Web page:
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Turkey Approves Military Action Against Syria as Cross-Border Attacks Continue

Syrian refugee camp on theTurkish border for displaced people of the Syrian civil war. (photo: Guest2625 / wikimedia)

Turkey’s Parliament approved military action against Syria yesterday, though they downplayed it as not a prelude to an invasion or a “war mandate.” But while Syria apologized for cross-border shelling that killed five in Turkey and drew this response, the Turkish military fired over the border for a second day, as the Turkish Prime Minister announced more provocations from their neighbor.

The two moves suggested that Turkey is preparing to take a more aggressive stance against Syria in the wake of an incident Wednesday in which mortar shells killed a woman, three of her children and a neighbor in the Turkish border town of Akcakale, where rebels seeking to topple the government of President Bashar Assad recently had seized the Syrian side of the crossing point.

“This was not the first attack of Syria against Turkey,” Turkish Prime Minister Recep Tayyip Erdogan later told a news conference. “There were seven other attacks made by Syria on Turkey in recent times.”

Syria apologized for the incident and promised that it would not be repeated, according to Turkey’s deputy prime minister, Besir Atalay. But Erdogan said another mortar round fired from Syria fell Thursday on the town of Altinozou in Hatay province, where the city of Antakya has become a center for the Syrian rebel movement. It was unclear whether rebel and Syrian forces were clashing nearby. Altinozou is 250 miles west of Akcakale.

The UN condemned the Syrian cross-border shelling, coming in on the side of the Turks, who are a NATO ally. Even Russia agreed to the condemnation, after watering down the text. But Russia did agree that the shelling violated international law.

30,000 have died inside Syria so far in their civil war that evolved from the Arab uprising. Syria has periodically accused Turkey of harboring anti-government rebels, and have either fired into the border region or at Turkish planes on a number of occasions. Syria also believes that Turkey has facilitated arms shipments to rebel groups and wants them to close the border. Turkish Prime Minister Erdogan has called on Syrian President Bashar al-Assad to step down.

So there is enough tension here for this to escalate. And with Kurdish separatists harboring inside Syrian territory, this provides a pretexts for the Turks to move against them, a separate but interlocking issue to the Turkey-Syria conflict. An offshoot of the PKK, the main Kurdish separatist group, has been granted practically all the territory in northeastern Syria around the border, a provocative act by Assad.

We could see something as relatively innocuous as a demilitarized zone around the border, or a much more aggressive infiltration. I don’t think the cross-border skirmishes will end, however.

CommunityThe Bullpen

Turkey Approves Military Action Against Syria as Cross-Border Attacks Continue

Turkey’s Parliament approved military action against Syria yesterday, though they downplayed it as not a prelude to an invasion or a “war mandate.” But while Syria apologized for cross-border shelling that killed five in Turkey and drew this response, the Turkish military fired over the border for a second day, as the Turkish Prime Minister announced more provocations from their neighbor.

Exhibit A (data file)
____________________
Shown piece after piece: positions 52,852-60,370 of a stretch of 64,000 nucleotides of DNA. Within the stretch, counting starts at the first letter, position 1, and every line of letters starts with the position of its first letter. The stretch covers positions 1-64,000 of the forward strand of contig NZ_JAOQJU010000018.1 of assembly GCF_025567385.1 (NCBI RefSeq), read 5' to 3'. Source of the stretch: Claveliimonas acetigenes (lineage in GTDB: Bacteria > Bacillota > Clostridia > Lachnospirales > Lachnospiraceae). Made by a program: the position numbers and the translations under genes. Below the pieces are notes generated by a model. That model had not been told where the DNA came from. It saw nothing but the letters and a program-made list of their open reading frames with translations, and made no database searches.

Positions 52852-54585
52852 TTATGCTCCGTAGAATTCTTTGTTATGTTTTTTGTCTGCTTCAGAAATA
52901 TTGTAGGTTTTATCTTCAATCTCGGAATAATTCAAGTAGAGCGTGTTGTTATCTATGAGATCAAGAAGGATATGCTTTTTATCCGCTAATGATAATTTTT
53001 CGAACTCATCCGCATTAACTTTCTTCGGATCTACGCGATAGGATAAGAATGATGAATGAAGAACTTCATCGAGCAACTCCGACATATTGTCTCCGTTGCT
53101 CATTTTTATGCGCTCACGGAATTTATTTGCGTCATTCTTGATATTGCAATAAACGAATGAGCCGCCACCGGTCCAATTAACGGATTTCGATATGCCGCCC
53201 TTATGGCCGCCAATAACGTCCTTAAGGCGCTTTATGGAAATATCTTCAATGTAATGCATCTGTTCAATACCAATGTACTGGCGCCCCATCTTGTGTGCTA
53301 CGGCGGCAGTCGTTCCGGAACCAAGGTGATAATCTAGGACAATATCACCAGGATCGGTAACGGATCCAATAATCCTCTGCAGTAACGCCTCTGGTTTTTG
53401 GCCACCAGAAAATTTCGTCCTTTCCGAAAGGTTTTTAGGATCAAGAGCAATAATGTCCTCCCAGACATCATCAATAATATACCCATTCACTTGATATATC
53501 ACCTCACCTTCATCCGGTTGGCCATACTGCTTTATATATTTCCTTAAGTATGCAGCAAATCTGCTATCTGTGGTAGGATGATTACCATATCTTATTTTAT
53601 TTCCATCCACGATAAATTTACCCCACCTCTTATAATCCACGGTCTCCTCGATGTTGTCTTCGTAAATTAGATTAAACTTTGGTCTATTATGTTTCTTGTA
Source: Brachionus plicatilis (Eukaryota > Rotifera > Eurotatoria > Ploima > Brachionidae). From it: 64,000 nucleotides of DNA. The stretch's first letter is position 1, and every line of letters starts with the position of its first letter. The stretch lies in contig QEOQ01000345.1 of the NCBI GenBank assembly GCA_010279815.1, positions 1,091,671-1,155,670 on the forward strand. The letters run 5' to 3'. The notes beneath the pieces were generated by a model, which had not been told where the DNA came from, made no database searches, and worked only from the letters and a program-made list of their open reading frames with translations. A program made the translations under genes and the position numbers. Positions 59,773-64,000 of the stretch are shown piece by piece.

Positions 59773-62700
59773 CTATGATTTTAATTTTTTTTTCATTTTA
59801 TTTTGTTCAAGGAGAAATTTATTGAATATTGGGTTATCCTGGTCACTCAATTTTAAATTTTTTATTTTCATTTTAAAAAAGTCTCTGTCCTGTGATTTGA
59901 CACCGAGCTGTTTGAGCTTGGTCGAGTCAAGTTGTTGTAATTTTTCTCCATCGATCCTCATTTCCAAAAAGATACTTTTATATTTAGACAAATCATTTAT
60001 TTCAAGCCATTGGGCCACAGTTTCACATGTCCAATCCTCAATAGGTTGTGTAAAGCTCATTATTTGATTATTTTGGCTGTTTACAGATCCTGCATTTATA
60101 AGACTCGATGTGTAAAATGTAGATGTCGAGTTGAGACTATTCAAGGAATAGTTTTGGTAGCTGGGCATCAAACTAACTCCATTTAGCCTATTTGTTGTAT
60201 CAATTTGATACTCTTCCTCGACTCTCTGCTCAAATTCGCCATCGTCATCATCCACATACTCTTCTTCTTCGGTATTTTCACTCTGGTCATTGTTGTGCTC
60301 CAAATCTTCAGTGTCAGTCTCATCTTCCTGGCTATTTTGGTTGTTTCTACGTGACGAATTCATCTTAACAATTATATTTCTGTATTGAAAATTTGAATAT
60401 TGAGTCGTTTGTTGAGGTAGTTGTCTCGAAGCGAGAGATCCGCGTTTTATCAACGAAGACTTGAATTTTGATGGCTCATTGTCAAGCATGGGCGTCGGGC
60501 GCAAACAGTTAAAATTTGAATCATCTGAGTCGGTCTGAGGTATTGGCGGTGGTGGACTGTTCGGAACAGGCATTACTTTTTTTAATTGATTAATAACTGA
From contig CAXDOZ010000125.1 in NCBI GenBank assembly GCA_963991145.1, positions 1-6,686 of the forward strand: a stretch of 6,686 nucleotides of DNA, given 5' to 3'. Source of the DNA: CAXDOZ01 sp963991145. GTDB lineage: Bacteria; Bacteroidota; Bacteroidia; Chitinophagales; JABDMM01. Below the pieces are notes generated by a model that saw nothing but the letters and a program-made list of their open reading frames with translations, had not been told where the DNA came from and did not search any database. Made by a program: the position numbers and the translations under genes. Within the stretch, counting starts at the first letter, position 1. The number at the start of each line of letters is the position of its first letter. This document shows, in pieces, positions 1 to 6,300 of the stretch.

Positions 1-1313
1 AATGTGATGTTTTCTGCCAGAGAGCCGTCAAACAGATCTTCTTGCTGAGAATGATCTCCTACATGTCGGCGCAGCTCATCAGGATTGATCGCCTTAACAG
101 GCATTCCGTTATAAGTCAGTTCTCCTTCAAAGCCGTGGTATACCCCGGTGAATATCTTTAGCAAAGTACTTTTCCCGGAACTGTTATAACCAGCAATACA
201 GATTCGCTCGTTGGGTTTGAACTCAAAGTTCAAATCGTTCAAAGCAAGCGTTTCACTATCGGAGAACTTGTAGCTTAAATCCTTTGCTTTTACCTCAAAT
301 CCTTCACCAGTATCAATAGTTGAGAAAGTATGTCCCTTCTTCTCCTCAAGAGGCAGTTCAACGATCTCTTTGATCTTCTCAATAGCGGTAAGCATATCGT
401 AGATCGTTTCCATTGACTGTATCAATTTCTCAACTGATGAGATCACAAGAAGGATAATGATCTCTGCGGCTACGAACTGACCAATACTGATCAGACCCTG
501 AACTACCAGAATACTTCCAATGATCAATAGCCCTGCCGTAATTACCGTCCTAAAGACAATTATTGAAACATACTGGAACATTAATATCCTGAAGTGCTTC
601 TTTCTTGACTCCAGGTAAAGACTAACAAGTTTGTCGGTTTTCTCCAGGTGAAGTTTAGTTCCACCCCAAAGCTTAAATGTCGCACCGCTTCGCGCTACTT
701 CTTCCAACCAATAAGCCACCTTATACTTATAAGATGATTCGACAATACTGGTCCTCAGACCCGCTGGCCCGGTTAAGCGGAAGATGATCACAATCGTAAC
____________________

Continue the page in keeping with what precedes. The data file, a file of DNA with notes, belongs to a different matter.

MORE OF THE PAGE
The two moves suggested that Turkey is preparing to take a more aggressive stance against Syria in the wake of an incident Wednesday in which mortar shells killed a woman, three of her children and a neighbor in the Turkish border town of Akcakale, where rebels seeking to topple the government of President Bashar Assad recently had seized the Syrian side of the crossing point.

“This was not the first attack of Syria against Turkey,” Turkish Prime Minister Recep Tayyip Erdogan later told a news conference. “There were seven other attacks made by Syria on Turkey in recent times.”

Syria apologized for the incident and promised that it would not be repeated, according to Turkey’s deputy prime minister, Besir Atalay. But Erdogan said another mortar round fired from Syria fell Thursday on the town of Altinozou in Hatay province, where the city of Antakya has become a center for the Syrian rebel movement. It was unclear whether rebel and Syrian forces were clashing nearby. Altinozou is 250 miles west of Akcakale.

The UN condemned the Syrian cross-border shelling, coming in on the side of the Turks, who are a NATO ally. Even Russia agreed to the condemnation, after watering down the text. But Russia did agree that the shelling violated international law.

30,000 have died inside Syria so far in their civil war that evolved from the Arab uprising. Syria has periodically accused Turkey of harboring anti-government rebels, and have either fired into the border region or at Turkish planes on a number of occasions. Syria also believes that Turkey has facilitated arms shipments to rebel groups and wants them to close the border. Turkish Prime Minister Erdogan has called on Syrian President Bashar al-Assad to step down.

So there is enough tension here for this to escalate. And with Kurdish separatists harboring inside Syrian territory, this provides a pretexts for the Turks to move against them, a separate but interlocking issue to the Turkey-Syria conflict. An offshoot of the PKK, the main Kurdish separatist group, has been granted practically all the territory in northeastern Syria around the border, a provocative act by Assad.

We could see something as relatively innocuous as a demilitarized zone around the border, or a much more aggressive infiltration. I don’t think the cross-border skirmishes will end, however.

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David Dayen

David Dayen